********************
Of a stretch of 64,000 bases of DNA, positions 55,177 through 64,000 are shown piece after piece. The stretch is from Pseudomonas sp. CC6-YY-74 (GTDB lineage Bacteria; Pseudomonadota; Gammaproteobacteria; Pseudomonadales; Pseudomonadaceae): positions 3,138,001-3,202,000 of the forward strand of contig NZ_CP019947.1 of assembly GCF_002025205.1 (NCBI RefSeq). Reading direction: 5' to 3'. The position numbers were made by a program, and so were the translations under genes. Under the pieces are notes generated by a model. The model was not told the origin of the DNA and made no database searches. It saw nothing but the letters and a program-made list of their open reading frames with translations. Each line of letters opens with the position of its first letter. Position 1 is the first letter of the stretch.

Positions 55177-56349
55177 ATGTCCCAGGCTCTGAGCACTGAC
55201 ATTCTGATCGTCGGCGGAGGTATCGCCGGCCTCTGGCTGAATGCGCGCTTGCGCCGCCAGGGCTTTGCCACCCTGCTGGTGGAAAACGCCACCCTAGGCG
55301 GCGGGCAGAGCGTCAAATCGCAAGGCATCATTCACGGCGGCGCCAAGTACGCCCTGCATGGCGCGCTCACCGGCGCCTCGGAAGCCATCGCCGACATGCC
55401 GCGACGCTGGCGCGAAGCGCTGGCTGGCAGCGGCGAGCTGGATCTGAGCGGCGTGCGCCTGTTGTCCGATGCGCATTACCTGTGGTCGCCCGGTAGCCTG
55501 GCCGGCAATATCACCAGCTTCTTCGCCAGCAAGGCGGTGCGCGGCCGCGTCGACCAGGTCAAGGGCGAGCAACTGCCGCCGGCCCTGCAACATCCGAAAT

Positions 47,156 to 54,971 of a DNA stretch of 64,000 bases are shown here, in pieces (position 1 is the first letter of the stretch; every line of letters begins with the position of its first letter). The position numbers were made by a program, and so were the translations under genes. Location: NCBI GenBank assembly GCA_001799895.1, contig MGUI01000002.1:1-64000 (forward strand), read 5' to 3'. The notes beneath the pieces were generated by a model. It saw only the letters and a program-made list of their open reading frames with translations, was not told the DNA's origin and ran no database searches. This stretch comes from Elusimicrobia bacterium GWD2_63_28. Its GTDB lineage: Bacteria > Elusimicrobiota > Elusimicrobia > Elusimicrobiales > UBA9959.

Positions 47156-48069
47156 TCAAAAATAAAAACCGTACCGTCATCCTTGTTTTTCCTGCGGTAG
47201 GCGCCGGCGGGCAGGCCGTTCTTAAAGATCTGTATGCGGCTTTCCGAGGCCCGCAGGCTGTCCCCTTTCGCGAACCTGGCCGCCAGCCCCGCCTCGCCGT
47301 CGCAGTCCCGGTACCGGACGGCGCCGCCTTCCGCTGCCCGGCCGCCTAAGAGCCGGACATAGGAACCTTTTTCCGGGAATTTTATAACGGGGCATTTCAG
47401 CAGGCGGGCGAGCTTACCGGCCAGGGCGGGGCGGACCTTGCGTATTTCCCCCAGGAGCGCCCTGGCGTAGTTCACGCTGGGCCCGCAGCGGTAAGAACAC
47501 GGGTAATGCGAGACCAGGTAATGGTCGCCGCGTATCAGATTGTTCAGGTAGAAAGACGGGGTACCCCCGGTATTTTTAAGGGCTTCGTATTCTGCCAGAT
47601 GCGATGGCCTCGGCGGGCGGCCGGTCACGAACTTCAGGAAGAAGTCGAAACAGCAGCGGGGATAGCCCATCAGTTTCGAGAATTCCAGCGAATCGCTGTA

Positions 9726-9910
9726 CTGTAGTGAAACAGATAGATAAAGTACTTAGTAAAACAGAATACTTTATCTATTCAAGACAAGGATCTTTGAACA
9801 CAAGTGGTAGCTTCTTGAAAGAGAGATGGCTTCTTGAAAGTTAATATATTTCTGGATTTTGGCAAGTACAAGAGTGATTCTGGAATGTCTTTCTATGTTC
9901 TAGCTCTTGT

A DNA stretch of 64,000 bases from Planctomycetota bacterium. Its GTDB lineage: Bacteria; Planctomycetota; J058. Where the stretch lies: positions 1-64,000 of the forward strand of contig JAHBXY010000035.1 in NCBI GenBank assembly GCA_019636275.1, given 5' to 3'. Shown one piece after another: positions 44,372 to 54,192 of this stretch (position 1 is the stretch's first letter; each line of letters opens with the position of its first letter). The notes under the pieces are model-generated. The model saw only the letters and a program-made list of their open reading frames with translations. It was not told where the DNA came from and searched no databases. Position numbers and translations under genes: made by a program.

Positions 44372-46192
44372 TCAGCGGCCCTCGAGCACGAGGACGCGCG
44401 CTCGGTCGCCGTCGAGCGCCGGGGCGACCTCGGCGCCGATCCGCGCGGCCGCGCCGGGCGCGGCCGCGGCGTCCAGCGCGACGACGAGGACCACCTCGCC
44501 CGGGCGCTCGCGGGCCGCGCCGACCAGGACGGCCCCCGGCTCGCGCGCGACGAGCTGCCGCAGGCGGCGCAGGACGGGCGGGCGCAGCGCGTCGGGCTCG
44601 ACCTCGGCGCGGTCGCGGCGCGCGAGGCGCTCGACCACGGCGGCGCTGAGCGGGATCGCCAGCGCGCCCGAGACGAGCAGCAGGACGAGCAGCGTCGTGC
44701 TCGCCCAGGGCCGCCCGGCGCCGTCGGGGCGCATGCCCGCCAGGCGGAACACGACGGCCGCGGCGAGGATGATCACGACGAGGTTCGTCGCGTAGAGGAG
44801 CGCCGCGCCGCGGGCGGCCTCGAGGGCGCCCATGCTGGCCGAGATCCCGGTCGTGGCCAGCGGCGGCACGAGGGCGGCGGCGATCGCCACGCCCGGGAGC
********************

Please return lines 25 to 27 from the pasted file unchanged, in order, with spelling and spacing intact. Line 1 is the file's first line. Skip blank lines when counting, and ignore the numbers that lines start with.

44601 ACCTCGGCGCGGTCGCGGCGCGCGAGGCGCTCGACCACGGCGGCGCTGAGCGGGATCGCCAGCGCGCCCGAGACGAGCAGCAGGACGAGCAGCGTCGTGC
44701 TCGCCCAGGGCCGCCCGGCGCCGTCGGGGCGCATGCCCGCCAGGCGGAACACGACGGCCGCGGCGAGGATGATCACGACGAGGTTCGTCGCGTAGAGGAG
44801 CGCCGCGCCGCGGGCGGCCTCGAGGGCGCCCATGCTGGCCGAGATCCCGGTCGTGGCCAGCGGCGGCACGAGGGCGGCGGCGATCGCCACGCCCGGGAGC